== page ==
Rhino horns, hippo teeth and live big cats are just some of the endangered animal items seized by border officials in a record year.
A witness statement given to the high court claims that the information seized contains information which could directly endanger lives.
The independent reviewer of terrorism legislation said he will examine the detention of David Miranda at Heathrow Airport.
Immigration Minister James Brokenshire's speech today on border control was "feeble and pathetic", according to the head of an influential business group.
The Director General of the Institute of Directors, Simon Walker, said Brokenshire's speech seemed to be "more about political positioning and less about what is good for the country".
There is 'relatively little evidence' that immigrants take British workers' jobs when the economy is strong, a new report from the Home Office says.
However, the authors say data suggests that there was 'labour market displacement' during the recession which followed the 2007 financial crisis.
The study has been the subject of controversy after reports that ministers deliberately delayed its publication because the findings did not fit in with the Conservatives' tough stance on immigration.
Read the full report here.
Questioned on the rise in net migration published in ONS figures, the immigration and security minister said the Government remains focused on dealing with "abuses of free movement".
James Brokenshire MP said: "What we have seen is a significant increase in the numbers of people coming to the UK from the EU itself.
"That's why the Government remains focused on dealing with abuses of free movement, and also following through the work that we have done on benefits, and those pull factors that might attract people to come to the UK in the first place."
Non-EU migration is at its lowest level since 1998, the Home Office has said, citing immigration reforms as the reason for the drop.
Despite having risen by 38% last year, overall long-term migration figures are still down from 2010, the Home Office said on Twitter.
Our reforms have cut non-EU migration to its lowest level since 1998. O/all figures down from 2010 with 70,000 fewer migrants coming to UK
Ketamine has been upgraded from a Class C drug to a Class B drug, the Home Office announced.
The decision was made following recommendations from the Advisory Council on the Misuse of Drugs on the growing evidence of long-term damage the drug inflicts on users. Crime Prevention Minister Norman Baker said:
“I am determined to clamp down on the misuse of ketamine, which leaves young people hospitalised with serious bladder and kidney damage each year.
“By accepting the ACMD’s advice to make it a Class B drug we are sending a clear message to users of the serious harms associated with this drug and to traffickers that we will not tolerate its illegal supply.”
Security minister James Brokenshire told ITV News that the "very clear advice" to Britons is that they "shouldn't be travelling to Syria."
"Where there is evidence of people travelling back [from Syria] our terrorist legislation has reached beyond the UK and if people have been involved in terrorism then we will not hesitate to use the full force of the law," he said.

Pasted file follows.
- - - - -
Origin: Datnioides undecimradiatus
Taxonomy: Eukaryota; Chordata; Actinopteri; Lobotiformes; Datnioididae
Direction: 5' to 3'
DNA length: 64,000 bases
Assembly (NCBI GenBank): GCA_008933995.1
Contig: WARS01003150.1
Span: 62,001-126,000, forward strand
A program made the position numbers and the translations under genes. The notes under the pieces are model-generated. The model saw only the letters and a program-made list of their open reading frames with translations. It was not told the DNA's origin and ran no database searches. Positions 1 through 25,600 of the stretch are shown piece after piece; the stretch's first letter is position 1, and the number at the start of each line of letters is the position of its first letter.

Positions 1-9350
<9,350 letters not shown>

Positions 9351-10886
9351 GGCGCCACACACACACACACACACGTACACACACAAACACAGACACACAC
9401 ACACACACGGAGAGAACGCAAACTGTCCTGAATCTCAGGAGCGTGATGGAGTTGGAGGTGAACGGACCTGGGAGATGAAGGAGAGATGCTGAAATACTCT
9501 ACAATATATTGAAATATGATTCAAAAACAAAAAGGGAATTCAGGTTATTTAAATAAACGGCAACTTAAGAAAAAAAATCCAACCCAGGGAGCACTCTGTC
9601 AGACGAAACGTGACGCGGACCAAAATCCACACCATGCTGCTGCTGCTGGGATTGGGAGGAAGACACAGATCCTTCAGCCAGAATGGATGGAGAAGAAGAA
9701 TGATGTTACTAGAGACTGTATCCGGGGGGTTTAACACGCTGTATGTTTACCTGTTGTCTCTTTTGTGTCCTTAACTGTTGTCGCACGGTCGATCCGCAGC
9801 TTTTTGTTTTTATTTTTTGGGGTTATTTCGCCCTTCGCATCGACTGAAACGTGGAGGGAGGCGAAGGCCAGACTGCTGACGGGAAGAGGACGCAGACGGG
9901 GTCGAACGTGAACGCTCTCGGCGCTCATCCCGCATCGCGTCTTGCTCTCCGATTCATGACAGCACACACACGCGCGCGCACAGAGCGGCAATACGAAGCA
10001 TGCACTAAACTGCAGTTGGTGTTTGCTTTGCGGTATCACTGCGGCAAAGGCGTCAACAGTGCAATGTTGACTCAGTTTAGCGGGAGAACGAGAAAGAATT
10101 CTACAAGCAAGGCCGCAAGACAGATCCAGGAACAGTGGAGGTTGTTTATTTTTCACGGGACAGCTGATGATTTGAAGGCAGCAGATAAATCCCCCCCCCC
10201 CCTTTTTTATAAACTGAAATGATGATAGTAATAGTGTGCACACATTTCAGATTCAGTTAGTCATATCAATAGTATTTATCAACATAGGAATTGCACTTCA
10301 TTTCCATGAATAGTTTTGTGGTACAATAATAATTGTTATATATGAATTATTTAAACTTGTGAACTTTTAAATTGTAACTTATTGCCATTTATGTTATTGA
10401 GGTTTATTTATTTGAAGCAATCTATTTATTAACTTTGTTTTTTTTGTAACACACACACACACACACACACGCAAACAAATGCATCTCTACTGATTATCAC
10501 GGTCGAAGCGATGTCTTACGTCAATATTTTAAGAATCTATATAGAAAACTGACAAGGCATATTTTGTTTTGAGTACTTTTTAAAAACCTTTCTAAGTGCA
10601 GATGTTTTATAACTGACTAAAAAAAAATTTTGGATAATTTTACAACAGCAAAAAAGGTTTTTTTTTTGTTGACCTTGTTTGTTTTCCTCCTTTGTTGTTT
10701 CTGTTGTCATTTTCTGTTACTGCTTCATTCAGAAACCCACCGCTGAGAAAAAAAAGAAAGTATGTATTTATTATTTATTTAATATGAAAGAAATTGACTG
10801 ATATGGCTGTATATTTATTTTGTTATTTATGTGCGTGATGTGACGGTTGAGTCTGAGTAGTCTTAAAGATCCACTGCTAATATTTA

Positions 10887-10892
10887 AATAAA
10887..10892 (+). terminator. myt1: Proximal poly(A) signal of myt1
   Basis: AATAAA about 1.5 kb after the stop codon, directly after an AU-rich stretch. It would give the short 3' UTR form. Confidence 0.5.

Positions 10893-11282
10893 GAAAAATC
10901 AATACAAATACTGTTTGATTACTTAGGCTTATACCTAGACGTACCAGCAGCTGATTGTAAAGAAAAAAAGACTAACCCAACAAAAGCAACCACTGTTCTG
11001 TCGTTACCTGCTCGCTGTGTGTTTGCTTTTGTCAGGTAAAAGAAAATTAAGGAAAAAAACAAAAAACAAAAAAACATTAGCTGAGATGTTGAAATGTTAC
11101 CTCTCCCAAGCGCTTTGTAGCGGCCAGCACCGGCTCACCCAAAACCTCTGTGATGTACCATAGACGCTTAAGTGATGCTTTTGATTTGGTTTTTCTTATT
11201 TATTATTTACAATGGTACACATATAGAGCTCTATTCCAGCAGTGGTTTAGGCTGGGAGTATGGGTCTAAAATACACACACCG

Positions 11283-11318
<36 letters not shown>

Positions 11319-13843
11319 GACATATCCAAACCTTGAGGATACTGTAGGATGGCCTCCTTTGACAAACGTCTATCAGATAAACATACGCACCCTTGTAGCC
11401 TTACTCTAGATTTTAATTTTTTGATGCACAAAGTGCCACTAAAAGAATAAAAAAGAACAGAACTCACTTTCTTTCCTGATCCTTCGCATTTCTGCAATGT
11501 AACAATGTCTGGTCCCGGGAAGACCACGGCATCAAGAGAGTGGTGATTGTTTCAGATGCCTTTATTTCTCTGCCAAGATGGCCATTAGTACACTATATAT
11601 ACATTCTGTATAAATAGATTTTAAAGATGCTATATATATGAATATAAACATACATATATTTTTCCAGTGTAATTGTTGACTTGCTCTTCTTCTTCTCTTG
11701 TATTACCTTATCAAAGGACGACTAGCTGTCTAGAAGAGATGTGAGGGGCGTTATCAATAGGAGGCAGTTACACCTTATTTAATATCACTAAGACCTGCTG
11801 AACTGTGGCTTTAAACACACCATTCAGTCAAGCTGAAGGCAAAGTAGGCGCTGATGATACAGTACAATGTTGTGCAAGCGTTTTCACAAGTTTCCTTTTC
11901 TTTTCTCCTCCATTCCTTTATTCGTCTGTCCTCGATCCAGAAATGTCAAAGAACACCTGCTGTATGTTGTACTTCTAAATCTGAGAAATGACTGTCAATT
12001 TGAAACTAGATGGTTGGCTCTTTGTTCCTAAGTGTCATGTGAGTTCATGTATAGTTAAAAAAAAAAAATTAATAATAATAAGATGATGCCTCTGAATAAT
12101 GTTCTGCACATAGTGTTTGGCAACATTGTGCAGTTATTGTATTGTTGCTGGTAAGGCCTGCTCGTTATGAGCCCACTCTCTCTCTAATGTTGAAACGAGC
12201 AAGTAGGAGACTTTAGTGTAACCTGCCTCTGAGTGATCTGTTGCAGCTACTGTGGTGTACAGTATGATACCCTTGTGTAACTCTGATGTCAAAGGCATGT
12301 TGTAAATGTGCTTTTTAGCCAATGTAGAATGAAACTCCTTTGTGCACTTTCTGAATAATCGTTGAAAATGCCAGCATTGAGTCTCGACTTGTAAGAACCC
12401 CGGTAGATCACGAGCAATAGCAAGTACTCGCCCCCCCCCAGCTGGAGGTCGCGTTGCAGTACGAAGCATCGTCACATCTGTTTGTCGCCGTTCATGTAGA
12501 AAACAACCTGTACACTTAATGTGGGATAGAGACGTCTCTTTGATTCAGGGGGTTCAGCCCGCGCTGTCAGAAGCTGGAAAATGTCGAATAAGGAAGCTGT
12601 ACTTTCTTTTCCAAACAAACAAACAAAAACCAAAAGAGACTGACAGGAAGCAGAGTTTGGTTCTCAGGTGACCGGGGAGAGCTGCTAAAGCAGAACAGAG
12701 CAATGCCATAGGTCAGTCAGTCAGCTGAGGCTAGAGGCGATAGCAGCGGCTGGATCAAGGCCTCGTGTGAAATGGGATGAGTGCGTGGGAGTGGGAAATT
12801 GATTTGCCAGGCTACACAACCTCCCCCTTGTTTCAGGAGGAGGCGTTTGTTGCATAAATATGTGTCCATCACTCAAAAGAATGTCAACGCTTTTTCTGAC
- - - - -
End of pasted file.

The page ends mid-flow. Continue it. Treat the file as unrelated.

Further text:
He added that passports were being confiscated at the border if there was a "real indication" that people were travelling to Syria to become involved in the conflict.
The UN Refugee Agency in the UK has welcomed the Government's plans to provide refuge to the "most vulnerable" Syrians.
In a statement to the House of Commons, Home Secretary Theresa May said the UK would not be signing up to a quota scheme because "we want to focus our assistance on the most vulnerable people".
UNHCR's Representative to the UK, Roland Schilling, said: "We welcome the announcement of the UK government to provide refuge to some of the most vulnerable Syrian refugees, in cooperation with UNHCR.
“This decision will help to provide much needed solutions for vulnerable Syrian refugees many of whom have been deeply traumatised and face immense hardship.
"It is also a concrete and important gesture of solidarity and burden sharing with the countries neighbouring Syria as they continue to bear the brunt of the refugee crisis."
Home Secretary Theresa May has outlined the Government's plan to help the most vulnerable Syrians find safety in the UK.
She told the House of Commons: "Our country has a proud tradition of providing protection to those in need. And where there are particularly difficult cases of vulnerable refugees, who are at grave risk, we are ready to look at those cases."
She added: "The Government will be launching a new programme to provide emergency sanctuary in the UK for displaced Syrians who are particularly vulnerable."
Home Secretary Theresa May has told the House of Commons the scale of the Syrian refugee crisis is "immense".
She said: "The greatest contribution we can make is to work to end the conflict altogether, using UK diplomacy and our international influence to support the negotiations taking place in Geneva."
She added the the Government's goal was that of a "peaceful settlement" and that the £600m already given to the Syrian relief effort was the UK's largest ever response to a humanitarian crisis.
Domestic violence victims are increasingly likely to be at risk of having their children being taken into care, according to Family Rights Group.
The charity also claims that victims are being failed as services to help women escape violent partners are being cut.
Crime Prevention Minister Norman Baker told the Guardian: "The Government is not cutting funding for domestic violence services. On the contrary, we have ring-fenced nearly £40 million to provide support for victims to escape abusive situations."